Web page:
|No. 354 of the ongoing ITYWLTMT series of audio montages is this week's Tuesday Blog and can be found in our archives at https://archive.org/details/pcast354|
We may have skipped the last quarter of 2020, but we are back with a new quarterly Tuesday installment of our ongoing series of podcasts – number 354 and closing in on our 365th later this year.
The common thread between the two works featured today is Lord Byron’s dramatic poem Manfred. The title character is a Faustian noble living in the Bernese Alps. Internally tortured by some mysterious guilt, which has to do with the death of his most beloved, Astarte, he uses his mastery of language and spell-casting to summon seven spirits, from whom he seeks forgetfulness. The spirits, who rule the various components of the corporeal world, are unable to control past events and thus cannot grant Manfred's plea. For some time, fate prevents him from escaping his guilt through suicide.
At the end, Manfred dies, defying religious temptations of redemption from sin. Throughout the poem he succeeds in challenging all of the authoritative powers he faces, and chooses death over submitting to the powerful spirits. Manfred directs his final words to the Abbot, remarking, "Old man! 'tis not so difficult to die". "The unconquerable individual to the end, Manfred gives his soul to neither heaven nor hell, only to death."
Manfred was not originally intended for stage performance; it was written to be a dramatic poem or, as Byron called it, a "metaphysical" drama. Schumann’s rendering of Manfred is a work of incidental music consisting of an overture, an entracte, melodramas, and several solos and choruses. Music historian Peter Ostwald wrote that the Overture was written during a time when Schumann was facing "exquisite suffering" from "inner voices," or auditory hallucinations. The performance retained was filler to the Schumann symphony cycle I shared earlier this mnth by Rafael Kubelik and the Berlin Philharmonic.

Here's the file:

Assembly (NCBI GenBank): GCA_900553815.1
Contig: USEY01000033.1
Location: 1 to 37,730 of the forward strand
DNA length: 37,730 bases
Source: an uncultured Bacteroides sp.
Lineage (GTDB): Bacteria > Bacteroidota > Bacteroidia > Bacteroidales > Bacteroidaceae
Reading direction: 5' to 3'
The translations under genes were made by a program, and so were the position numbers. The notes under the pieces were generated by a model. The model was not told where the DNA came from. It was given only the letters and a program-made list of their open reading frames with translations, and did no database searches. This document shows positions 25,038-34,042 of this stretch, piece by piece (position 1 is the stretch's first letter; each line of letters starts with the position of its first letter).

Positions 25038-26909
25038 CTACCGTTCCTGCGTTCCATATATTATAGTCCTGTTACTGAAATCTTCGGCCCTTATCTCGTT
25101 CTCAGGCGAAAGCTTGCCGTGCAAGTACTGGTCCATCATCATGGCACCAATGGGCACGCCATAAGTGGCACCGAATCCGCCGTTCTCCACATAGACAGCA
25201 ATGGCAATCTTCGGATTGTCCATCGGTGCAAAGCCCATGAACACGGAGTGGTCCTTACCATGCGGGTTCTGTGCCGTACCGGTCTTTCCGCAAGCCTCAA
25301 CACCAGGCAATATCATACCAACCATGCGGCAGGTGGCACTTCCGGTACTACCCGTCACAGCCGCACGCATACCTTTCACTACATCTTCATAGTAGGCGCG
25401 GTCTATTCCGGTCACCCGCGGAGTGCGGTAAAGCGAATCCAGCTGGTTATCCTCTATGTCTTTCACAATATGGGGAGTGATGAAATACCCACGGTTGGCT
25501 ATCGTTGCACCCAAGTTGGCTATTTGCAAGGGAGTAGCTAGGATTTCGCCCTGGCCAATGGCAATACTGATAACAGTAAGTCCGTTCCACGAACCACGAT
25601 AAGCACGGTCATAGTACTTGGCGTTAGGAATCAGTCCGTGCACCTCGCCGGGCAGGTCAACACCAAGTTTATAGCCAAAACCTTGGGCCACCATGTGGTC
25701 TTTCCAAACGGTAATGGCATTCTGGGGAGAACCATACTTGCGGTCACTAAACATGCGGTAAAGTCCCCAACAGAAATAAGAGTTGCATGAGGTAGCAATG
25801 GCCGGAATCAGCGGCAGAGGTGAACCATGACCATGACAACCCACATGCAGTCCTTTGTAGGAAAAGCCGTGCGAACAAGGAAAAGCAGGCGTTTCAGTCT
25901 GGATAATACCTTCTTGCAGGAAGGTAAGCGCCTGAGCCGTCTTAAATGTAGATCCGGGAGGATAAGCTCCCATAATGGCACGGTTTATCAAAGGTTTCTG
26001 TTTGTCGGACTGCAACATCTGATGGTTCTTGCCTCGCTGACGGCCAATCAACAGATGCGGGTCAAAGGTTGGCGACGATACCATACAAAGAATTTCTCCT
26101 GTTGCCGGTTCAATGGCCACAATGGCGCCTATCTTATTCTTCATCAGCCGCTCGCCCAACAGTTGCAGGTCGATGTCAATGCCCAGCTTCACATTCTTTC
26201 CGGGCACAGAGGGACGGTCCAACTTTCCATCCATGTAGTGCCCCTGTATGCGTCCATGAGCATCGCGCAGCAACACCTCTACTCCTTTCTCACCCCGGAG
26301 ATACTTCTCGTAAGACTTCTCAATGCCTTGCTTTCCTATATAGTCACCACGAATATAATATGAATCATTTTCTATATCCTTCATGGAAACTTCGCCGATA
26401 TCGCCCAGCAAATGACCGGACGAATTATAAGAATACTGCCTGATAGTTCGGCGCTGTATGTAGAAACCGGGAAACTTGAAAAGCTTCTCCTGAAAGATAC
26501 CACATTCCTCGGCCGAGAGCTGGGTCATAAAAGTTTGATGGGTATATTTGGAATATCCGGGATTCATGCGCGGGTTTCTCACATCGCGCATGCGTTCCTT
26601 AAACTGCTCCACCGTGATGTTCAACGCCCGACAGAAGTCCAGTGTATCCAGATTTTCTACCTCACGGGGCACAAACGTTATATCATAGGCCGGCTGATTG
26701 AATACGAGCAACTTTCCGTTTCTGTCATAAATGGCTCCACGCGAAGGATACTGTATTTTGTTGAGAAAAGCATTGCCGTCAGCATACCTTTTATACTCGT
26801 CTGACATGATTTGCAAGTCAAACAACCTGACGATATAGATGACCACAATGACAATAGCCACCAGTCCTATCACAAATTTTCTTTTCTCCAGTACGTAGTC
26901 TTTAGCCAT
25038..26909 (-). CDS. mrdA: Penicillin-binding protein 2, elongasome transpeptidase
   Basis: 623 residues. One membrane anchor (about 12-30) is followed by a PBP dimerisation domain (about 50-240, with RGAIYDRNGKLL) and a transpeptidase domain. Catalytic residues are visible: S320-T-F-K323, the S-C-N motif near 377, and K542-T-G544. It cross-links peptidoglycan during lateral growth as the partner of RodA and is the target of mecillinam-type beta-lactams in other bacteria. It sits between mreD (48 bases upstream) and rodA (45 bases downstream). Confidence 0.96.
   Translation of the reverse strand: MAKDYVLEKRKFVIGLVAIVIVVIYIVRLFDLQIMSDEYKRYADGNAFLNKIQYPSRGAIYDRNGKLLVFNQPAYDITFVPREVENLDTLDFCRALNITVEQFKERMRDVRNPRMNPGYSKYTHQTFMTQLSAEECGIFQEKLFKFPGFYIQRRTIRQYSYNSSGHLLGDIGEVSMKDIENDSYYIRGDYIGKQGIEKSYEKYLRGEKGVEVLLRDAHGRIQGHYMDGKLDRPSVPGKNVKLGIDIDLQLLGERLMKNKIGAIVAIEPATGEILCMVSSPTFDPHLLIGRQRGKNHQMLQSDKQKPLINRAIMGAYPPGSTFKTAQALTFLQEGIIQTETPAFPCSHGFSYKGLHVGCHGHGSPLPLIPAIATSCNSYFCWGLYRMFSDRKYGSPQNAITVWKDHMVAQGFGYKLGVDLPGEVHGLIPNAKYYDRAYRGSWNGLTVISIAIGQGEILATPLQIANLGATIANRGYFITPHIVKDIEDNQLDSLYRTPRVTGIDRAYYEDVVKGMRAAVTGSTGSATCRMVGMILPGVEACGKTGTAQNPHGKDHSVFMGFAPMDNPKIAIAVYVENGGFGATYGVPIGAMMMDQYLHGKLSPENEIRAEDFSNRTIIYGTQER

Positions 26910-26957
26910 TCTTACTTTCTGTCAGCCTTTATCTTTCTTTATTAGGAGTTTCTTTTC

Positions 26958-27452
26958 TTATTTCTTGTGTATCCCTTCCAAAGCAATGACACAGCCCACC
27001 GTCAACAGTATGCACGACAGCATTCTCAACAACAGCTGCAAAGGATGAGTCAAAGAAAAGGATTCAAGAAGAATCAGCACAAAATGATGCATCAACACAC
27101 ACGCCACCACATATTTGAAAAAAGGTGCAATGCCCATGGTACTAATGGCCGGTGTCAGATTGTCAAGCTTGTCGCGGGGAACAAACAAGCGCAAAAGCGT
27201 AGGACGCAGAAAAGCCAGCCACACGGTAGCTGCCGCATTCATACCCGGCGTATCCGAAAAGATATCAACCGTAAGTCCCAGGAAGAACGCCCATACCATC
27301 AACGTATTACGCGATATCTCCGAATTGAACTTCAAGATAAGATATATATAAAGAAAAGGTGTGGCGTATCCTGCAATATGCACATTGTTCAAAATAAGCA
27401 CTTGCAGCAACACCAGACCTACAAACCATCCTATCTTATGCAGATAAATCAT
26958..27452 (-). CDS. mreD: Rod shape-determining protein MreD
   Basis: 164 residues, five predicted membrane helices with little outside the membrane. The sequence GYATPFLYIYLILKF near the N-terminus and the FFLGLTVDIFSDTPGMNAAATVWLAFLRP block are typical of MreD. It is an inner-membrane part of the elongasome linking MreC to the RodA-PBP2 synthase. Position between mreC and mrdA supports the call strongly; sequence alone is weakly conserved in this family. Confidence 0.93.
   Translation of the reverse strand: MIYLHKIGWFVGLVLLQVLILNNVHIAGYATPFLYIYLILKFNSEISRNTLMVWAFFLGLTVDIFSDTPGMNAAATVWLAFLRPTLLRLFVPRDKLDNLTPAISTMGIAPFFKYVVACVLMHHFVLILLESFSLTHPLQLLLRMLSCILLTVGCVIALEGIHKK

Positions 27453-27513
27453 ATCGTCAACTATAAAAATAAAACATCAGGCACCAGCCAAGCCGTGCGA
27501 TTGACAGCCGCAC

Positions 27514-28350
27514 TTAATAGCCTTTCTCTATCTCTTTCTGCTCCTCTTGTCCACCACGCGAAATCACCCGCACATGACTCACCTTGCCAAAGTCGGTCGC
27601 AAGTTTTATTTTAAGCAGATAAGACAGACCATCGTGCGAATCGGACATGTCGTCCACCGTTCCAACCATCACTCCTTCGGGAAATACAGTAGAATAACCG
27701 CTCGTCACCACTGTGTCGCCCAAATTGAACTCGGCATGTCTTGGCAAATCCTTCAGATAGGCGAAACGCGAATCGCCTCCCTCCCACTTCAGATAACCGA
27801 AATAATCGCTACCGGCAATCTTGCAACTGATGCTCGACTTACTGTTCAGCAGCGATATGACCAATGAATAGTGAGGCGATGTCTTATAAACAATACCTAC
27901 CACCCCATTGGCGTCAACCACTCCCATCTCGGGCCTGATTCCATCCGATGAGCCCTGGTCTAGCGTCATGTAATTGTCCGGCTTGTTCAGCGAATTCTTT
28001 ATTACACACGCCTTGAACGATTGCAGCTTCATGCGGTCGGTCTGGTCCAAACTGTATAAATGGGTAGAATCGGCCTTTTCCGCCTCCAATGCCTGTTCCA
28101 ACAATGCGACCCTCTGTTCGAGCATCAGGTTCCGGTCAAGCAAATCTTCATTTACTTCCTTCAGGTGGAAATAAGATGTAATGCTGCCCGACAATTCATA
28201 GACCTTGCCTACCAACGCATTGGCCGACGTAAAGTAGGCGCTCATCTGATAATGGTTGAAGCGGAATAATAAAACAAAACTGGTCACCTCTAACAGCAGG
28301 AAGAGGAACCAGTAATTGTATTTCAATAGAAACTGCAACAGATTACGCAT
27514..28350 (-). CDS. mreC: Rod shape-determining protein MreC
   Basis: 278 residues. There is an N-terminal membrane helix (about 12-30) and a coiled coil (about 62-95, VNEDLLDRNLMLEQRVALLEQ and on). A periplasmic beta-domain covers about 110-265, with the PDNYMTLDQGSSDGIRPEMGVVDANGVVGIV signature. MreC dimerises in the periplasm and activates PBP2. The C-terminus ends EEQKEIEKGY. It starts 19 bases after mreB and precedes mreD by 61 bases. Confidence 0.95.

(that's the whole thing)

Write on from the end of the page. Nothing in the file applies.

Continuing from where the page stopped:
The idea for a symphony based on Manfred originated from Vladimir Stasov, who suggested the idea to Mily Balakirev and Hector Berlioz in 1867, although both composers declined to write the music. However, in 1882 Mily Balakirev returned to the idea and suggested the subject to Tchaikovsky. The work chronologically sits between his fourth and fifth symphonies. The version retained is an old vinyl performance by Michael Tilson Thomas and the London Symphony.
I think you will live this music too.